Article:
- Cyber crime has skyrocketed during the pandemic and remote workers are at risk from a range of attacks.
- WeWork user accounts were reportedly hacked on its open Wi-Fi network, leaving sensitive files and emails exposed to anyone on the same network without a VPN.
- Here are 5 key security threats, which coworking spaces should consider to protect their members.
Cyber crime rates have skyrocketed over the last few months, increasing in both scale and complexity, according to stats from Interpol. This trend shows no signs of stopping. In the UK, cyberattacks were ranked as the third highest risk for businesses in relation to COVID-19, after long-term unemployment and bankruptcy.
To make matters worse, businesses could face a data privacy backlash if a range of data security issues are not addressed, with further research revealing almost half of workers did not receive adequate guidance from their IT department when they started remote working.
For coworking spaces, this threat is very real. Just last week, WeWork user accounts were reportedly hacked on its open wi-fi network, leaving sensitive files and emails exposed to anyone on the same network without a VPN.
Remote workers, both new and experienced, are particularly vulnerable with cyber criminals using a range of tactics. Ransomware attacks are also now even more pervasive – and effective – with customised phishing emails taking advantage of the surge in remote working.
Suggested Reading: 9 Strategies to Prevent Remote Workers from Being a Cybersecurity Threat
Here are five of the key security threats, which coworking spaces should consider to protect their members. These include:
#1 Network security
To protect your members, you may want to start with your wi-fi network. If your members access your public wi-fi without using a personal or company VPN, they are potentially exposing their online activity, including passwords and sensitive documents, to eavesdropping.
During these attacks, hackers exploit network vulnerabilities, including any network, web or email traffic that is not encrypted.
To prevent these network eavesdropping attacks, your networks must be set up with security at their core. This includes using strong passwords for every network, and changing those passwords frequently. You may even want to consider setting up individual networks and access pages for specific members or businesses using your space, including a separate network for guests.
Firewalls, VPNs, encryption and anti-malware are also essential to thwart such attacks. You may also want to consider network monitoring tools, which can scan for abnormal activity using endpoint detection software, sniffer programs, and intrusion detection systems.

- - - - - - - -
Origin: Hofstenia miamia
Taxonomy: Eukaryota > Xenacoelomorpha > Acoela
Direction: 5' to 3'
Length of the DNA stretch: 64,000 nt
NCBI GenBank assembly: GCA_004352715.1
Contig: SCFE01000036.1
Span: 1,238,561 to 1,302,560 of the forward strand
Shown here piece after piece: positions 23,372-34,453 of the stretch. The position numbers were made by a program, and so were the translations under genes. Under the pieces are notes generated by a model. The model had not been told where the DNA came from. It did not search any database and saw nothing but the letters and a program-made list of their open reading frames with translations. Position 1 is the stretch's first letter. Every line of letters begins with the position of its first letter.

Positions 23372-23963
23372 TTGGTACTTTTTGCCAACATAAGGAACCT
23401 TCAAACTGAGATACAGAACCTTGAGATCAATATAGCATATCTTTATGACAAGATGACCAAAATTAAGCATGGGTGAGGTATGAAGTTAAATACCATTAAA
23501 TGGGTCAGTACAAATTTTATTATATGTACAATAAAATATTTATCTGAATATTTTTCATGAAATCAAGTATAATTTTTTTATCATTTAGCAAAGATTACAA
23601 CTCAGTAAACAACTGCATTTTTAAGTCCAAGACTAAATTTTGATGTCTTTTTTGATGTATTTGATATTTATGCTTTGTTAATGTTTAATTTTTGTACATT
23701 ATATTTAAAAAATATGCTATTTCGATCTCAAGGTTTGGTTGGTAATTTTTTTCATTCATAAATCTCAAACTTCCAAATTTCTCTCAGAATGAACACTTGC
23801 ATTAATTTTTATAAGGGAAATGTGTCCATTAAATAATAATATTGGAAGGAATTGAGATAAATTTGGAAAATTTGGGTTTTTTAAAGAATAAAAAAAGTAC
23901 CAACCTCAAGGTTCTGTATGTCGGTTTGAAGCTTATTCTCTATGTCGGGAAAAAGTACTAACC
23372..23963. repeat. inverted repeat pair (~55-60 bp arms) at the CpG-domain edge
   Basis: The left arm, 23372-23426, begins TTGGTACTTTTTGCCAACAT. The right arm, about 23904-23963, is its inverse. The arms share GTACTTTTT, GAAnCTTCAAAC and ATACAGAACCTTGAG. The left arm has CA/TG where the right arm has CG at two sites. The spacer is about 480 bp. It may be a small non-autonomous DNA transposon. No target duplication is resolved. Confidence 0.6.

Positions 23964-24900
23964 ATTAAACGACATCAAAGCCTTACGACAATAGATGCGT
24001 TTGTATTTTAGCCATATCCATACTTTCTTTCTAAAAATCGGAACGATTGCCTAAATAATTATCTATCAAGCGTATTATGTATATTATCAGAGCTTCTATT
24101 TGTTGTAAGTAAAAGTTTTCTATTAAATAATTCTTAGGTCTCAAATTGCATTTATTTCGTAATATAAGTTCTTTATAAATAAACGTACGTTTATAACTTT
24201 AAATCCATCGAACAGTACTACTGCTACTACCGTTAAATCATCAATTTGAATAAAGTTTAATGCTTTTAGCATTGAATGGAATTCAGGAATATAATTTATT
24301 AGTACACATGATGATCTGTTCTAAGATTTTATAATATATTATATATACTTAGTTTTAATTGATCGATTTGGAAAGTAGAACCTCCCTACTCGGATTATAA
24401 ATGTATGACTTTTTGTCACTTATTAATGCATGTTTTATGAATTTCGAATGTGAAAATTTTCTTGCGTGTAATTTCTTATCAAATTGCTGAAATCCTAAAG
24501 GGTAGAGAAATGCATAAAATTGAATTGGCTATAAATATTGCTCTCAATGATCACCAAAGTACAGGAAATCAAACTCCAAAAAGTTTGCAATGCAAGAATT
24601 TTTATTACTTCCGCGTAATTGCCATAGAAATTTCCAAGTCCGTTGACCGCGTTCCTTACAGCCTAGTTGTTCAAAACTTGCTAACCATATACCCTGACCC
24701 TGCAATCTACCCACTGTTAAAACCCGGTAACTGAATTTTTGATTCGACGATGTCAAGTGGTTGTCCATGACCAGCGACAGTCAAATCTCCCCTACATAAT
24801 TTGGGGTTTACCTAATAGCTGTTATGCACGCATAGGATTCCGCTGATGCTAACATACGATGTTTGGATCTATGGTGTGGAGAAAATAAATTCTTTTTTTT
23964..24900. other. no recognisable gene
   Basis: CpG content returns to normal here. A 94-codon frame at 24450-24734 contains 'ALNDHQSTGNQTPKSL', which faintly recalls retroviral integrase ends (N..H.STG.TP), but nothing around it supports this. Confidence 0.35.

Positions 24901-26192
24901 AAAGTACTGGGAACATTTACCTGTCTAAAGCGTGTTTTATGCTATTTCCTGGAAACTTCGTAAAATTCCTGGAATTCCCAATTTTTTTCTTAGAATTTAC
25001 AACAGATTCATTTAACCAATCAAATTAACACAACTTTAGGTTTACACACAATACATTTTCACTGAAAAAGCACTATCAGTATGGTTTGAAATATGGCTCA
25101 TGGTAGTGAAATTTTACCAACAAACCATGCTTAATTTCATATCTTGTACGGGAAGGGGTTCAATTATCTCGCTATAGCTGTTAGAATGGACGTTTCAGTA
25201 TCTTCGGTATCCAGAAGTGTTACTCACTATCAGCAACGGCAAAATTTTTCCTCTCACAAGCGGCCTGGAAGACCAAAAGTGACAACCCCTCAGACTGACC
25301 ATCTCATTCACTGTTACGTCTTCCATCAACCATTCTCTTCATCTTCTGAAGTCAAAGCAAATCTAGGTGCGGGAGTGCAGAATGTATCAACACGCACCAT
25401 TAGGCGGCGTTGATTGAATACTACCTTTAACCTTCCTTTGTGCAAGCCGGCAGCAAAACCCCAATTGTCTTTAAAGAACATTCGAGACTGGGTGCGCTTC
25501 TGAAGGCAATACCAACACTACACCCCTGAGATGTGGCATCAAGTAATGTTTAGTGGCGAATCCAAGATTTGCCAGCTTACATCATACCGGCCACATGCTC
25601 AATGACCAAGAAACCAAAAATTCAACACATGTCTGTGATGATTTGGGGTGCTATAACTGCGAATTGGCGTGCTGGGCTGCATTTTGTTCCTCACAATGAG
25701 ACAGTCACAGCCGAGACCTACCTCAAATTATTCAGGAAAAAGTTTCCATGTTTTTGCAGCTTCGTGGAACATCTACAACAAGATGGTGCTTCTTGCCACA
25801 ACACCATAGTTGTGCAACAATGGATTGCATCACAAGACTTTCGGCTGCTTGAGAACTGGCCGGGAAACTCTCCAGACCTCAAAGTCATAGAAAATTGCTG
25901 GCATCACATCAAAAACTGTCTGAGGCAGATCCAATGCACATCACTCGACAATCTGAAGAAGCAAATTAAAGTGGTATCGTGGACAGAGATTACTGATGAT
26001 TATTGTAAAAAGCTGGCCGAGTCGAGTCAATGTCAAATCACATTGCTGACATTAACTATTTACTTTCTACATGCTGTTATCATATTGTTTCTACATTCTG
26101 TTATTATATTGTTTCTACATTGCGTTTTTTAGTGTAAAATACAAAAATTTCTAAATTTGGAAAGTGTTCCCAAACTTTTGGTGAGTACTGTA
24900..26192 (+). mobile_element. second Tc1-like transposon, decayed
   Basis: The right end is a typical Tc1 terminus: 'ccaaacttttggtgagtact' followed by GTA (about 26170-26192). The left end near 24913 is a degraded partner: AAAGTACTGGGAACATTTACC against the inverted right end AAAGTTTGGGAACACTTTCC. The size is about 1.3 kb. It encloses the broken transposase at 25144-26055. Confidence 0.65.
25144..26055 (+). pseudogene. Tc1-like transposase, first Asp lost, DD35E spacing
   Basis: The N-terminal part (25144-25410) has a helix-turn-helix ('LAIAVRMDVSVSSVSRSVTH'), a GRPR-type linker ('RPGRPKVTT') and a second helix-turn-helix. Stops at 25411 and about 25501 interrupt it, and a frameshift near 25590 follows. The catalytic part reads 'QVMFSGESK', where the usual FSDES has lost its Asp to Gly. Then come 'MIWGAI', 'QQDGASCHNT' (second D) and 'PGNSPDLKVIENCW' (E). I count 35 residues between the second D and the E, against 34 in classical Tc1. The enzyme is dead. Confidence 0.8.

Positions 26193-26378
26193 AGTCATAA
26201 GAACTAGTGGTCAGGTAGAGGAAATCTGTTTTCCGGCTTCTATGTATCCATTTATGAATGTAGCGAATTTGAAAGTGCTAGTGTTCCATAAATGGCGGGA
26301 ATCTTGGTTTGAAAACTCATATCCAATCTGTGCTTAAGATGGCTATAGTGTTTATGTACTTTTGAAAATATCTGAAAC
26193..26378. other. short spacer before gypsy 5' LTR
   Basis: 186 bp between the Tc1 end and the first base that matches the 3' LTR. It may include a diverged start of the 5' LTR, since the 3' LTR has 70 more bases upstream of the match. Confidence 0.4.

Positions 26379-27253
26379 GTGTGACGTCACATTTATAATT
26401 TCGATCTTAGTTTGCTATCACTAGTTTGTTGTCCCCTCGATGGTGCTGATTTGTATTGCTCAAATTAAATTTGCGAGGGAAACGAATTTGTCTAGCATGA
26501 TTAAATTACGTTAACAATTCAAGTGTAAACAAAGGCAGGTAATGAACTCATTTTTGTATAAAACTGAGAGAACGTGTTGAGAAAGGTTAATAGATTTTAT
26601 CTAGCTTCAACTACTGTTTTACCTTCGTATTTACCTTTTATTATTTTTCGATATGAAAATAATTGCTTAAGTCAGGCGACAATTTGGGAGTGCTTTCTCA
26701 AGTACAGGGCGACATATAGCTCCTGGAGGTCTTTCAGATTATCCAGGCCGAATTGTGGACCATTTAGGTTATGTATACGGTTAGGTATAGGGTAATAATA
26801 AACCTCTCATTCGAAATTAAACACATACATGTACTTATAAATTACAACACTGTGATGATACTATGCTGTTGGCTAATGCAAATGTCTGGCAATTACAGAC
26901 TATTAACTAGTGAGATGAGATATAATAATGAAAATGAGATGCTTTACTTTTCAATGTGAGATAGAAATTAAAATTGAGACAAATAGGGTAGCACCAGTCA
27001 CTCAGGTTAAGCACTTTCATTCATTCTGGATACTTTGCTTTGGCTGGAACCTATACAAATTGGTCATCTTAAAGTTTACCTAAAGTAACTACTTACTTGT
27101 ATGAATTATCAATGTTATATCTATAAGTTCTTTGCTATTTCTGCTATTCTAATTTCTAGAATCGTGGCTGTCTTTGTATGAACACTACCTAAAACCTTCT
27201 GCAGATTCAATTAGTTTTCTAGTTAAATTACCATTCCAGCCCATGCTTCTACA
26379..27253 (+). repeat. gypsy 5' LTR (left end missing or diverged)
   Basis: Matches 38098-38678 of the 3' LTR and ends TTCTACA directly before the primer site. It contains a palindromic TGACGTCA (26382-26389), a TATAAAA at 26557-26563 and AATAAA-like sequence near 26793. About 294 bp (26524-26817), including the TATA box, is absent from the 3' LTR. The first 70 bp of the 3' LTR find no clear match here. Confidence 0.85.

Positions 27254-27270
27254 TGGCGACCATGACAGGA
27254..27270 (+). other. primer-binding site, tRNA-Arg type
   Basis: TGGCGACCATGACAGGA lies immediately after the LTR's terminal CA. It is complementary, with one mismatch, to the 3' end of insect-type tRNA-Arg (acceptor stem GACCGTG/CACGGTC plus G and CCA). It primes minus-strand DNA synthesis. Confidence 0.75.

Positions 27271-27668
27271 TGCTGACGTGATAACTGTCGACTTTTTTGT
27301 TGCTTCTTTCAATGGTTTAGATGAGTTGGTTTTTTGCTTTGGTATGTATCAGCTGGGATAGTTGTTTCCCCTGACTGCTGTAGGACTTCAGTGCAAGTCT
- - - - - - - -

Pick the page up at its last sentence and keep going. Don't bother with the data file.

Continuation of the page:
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#2 Device security
If your coworking space uses smart devices, these also represent another source of weakness for your network. If an individual tampers with one of these devices, they could access your wi-fi network.
The converse is also true. If an individual tampers with your wi-fi network, they could also access your network of smart devices. To protect these devices, make sure you use firmware, password protection and the other network security measures in point #1.
#3 Best practices and awareness
To protect your members, you must educate them about the current cyber security risks and provide a set of best practices. You may want to consider the following, advising your members to:
- Not click on any links or downloads they are unfamiliar with.
- Use strong and frequently changed passwords.
- Enable two-step authentication for business-critical applications and accounts.
- Disable automatic connections to any available wi-fi network.
- Use firewalls, network monitoring software, and other online security measures across every device.
- Regularly update their operating system, browsers, security software and other applications.
- Not leave their devices unattended.
You may also want to provide a security professional either in your coworking space or available in a remote capacity to help guide your members and provide them with a safe space to ask questions.
#4 Physical security
While the online world is fraught with danger, it’s important not to forget physical security around your space. There are plenty of touchless technologies you can use across your space, including access systems and surveillance.
An intelligent access system can also feedback data about your space in real time, allowing you to monitor attendance levels, which can help you maintain social distancing measures.
#5 Data security
Both your member and business data should be protected to comply with your region’s data privacy laws. According to the ICO, for example, those seeking GDPR compliance should put measures in place to “ensure the ‘confidentiality, integrity and availability’ of your systems and services and the personal data you process within them.”
Form password protection to encryption, many of the measures already outlined can protect your data. However, you should also schedule regular backups to protect your data and make sure you have the relevant data protection and redundancy measures in place, should your systems go down.
You should also establish procedures for reporting security breaches and dealing with any other data issues, such as how to make information for interested parties available with regards to how their data is processed, for example. This is often a specialist undertaking, where you may want to liaise with or employ a Data Protection Officer.Share this article